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Lowest beer tax in country

BUFFALO — Wyoming’s beer tax is the lowest in the nation at 2 cents per gallon — and it could stay that way after two motions to draft a bill to increase it and one motion to draft a bill to eliminate it failed in the Legislature’s Joint Revenue Interim Committee in Buffalo Friday.

The 13-member committee was split almost down the middle on the issue after hearing from alcohol distributors and microbrewery owners who said increasing the tax they pay on beer would place an undue burden on businesses that help local economies and from municipal leaders and substance abuse treatment center representatives who said the extra funds from an increased beer tax could go a long way towards helping problems caused by alcohol abuse in Wyoming.

The original bill the revenue committee was considering would have raised the beer tax and earmarked the extra funds to be given to treatment centers for alcoholics to help fight the devastating effects of alcohol abuse in the state.

If passed, the bill would have been presented by the Joint Revenue Committee to the Wyoming Legislature for consideration. Without support for the bill, it will have to be brought by an individual legislator, which means it is less likely to succeed.

Wyoming’s 2-cent beer tax is 4 cents lower than states like Wisconsin and Missouri that assess 6-cents-per-gallon tax. The national average is 28 cents per gallon on malt beverages, Wyoming Department of Revenue Director Dan Noble said.

 

Prohibition price

In 1935 after the repeal of prohibition, states were given the ability to control the distribution of liquor as they saw fit, Noble said. Wyoming became a control state at the wholesale level, and the Wyoming Department of Revenue State Liquor Division decided to place an excise tax on wine, hard liquor and malt beverages.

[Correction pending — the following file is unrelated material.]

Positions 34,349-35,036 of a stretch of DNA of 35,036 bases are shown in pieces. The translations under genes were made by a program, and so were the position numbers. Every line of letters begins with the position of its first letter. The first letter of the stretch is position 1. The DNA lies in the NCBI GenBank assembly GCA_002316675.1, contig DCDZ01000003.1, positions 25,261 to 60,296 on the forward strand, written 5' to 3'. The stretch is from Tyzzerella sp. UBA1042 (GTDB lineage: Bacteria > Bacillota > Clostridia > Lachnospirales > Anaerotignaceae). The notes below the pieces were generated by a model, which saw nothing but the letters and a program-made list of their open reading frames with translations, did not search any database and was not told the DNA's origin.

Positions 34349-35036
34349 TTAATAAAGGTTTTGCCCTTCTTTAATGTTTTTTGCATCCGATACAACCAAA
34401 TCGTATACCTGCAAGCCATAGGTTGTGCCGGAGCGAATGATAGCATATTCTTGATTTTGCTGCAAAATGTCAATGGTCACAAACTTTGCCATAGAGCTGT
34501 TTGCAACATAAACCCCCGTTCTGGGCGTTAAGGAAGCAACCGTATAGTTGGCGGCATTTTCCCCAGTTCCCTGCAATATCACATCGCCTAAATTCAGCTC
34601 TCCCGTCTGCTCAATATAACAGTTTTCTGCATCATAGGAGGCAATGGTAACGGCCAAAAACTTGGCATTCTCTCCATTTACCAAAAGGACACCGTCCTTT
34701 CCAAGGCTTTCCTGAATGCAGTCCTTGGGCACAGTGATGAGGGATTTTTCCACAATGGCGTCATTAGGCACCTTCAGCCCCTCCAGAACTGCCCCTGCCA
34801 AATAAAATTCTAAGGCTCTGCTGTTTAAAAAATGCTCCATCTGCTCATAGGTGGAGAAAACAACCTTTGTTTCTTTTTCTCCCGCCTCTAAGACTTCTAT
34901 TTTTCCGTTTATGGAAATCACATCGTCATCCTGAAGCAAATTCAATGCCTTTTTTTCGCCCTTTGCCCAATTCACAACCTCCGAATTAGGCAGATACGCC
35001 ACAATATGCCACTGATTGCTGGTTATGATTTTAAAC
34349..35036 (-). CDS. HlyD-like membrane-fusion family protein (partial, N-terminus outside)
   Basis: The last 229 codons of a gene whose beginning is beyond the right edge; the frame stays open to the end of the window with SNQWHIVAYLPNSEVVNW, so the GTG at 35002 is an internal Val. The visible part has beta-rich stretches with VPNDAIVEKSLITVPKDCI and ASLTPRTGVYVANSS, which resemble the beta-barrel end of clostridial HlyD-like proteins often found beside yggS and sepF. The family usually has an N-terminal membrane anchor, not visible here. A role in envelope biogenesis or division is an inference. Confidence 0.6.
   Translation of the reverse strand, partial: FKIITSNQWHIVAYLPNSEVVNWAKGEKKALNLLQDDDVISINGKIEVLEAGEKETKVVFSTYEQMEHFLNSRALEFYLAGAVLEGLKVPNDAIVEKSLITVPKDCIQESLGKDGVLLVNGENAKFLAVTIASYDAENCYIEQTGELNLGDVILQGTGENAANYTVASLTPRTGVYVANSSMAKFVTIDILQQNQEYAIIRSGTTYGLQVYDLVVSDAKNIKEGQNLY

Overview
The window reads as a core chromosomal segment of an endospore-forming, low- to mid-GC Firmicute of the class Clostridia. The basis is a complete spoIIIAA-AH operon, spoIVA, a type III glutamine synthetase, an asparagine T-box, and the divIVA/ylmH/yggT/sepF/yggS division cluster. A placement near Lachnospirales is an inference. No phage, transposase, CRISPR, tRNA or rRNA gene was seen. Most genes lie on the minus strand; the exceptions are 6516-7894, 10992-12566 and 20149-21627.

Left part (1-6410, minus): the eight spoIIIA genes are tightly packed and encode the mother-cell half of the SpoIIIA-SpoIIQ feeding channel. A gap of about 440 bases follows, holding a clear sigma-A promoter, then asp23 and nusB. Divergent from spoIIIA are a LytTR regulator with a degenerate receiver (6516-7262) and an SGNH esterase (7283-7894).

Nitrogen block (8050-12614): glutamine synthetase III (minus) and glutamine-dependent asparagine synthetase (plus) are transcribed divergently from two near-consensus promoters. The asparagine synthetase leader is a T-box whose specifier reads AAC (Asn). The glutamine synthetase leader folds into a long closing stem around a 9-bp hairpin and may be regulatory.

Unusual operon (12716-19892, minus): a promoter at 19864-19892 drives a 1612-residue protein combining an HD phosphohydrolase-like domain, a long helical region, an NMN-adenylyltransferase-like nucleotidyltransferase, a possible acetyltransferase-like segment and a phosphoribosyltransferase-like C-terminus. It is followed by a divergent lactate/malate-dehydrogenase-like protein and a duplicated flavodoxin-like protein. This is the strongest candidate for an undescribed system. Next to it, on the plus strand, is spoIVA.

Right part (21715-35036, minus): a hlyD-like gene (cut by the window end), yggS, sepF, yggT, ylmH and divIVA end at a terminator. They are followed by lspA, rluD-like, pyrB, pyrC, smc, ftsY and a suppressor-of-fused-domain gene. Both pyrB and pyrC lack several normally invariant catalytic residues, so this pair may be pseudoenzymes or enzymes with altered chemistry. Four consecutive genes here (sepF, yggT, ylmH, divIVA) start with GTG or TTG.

It kept the distribution of wine and spirits under state control, meaning that the state-run warehouse in Cheyenne that sells wine and hard liquor to retailers around the state pays the excise tax. However, the liquor division allowed private distribution of beer, so private distributors of beer — microbreweries and beer warehouses for mainstream beer brands — must pay the excise tax each month.

The excise tax on beer has not been raised since 1935 and brings in approximately $265,000 per year in revenue, Noble said.

In comparison, the tax on wine is 3 cents per pint, garnering approximately $300,000 for the state general revenue fund, and 10 cents per pint on hard liquors garners $1.2 million.

The liquor division also marks up the price of wine and spirits sold in the state warehouse 17.6 percent, making the total revenue from taxes and fees on state-controlled alcohol approximately $14.5 million per year, Noble said.

Mike Moser, executive director of the Wyoming State Liquor Association, spoke against the beer tax increase at the committee meeting, claiming that Wyoming’s current system of mark-ups on wine and spirits and moderate excise taxes works well, bringing in three times more revenue from alcohol than neighboring states like Colorado.

He said that the beer tax should be left at prohibition prices since the system is working and since beer distributors and microbreweries contribute to local economies.

A sin tax

Representatives from microbreweries and restaurants spoke against raising the beer tax, citing the burden it places on small businesses with a limited profit margin as it is.

“There is a fine line between success and failure in small business, certainly in cities in Wyoming. As our business grows, and as numbers of small breweries across the state grow, any implication of tax is of concern to us not only for the financial impact but future impact of any implications regarding taxation,” Black Tooth Brewing Company co-owner Tim Barnes said following the meeting.

Wyoming Lodging and Restaurant Association lobbyist Chris Brown said an increase in the tax would trickle down to the consumer. Distributors would increase their prices on beer to cover the tax hike, which would force bars and restaurants to raise their prices, which would likely cause consumers to switch to cheaper brands of beer or order cheaper menu items or skip the appetizer, Brown said. That would harm businesses that contribute greatly to Wyoming’s economy, he said.